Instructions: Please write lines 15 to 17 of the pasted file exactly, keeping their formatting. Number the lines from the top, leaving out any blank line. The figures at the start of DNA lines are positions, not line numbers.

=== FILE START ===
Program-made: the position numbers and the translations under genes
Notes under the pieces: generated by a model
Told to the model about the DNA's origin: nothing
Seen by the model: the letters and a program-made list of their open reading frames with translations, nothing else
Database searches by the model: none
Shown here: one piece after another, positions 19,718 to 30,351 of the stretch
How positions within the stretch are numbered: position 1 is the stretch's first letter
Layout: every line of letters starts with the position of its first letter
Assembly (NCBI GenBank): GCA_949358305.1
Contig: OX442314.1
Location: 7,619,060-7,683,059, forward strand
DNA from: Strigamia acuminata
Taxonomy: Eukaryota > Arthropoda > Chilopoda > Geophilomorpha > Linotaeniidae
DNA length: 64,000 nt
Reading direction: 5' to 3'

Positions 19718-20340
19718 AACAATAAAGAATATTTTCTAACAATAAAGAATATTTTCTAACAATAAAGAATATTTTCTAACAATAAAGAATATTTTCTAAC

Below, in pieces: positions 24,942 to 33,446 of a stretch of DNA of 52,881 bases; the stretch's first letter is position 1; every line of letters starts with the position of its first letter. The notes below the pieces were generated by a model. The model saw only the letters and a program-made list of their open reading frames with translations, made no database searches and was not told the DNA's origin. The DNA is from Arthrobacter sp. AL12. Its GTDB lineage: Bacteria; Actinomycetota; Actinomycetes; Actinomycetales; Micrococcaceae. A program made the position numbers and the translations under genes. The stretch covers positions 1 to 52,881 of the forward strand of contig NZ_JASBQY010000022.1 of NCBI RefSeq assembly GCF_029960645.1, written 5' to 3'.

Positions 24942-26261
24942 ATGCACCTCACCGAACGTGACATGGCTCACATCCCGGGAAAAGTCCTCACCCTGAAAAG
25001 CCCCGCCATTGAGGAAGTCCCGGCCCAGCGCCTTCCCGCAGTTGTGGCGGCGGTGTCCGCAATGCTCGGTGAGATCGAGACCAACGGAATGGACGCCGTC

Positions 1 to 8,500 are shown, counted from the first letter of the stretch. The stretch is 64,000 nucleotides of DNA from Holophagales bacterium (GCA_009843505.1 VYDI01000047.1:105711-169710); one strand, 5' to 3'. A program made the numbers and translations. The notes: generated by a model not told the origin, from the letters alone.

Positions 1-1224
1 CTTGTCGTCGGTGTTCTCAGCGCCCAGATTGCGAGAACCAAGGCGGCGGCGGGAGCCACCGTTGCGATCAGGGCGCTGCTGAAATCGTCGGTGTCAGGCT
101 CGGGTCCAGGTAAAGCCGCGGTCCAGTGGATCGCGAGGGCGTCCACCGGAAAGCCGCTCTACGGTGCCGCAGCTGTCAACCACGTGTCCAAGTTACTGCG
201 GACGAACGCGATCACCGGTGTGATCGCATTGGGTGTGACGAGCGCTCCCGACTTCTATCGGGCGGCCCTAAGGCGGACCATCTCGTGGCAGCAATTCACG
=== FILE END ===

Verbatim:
Reading direction: 5' to 3'

Positions 19718-20340
19718 AACAATAAAGAATATTTTCTAACAATAAAGAATATTTTCTAACAATAAAGAATATTTTCTAACAATAAAGAATATTTTCTAAC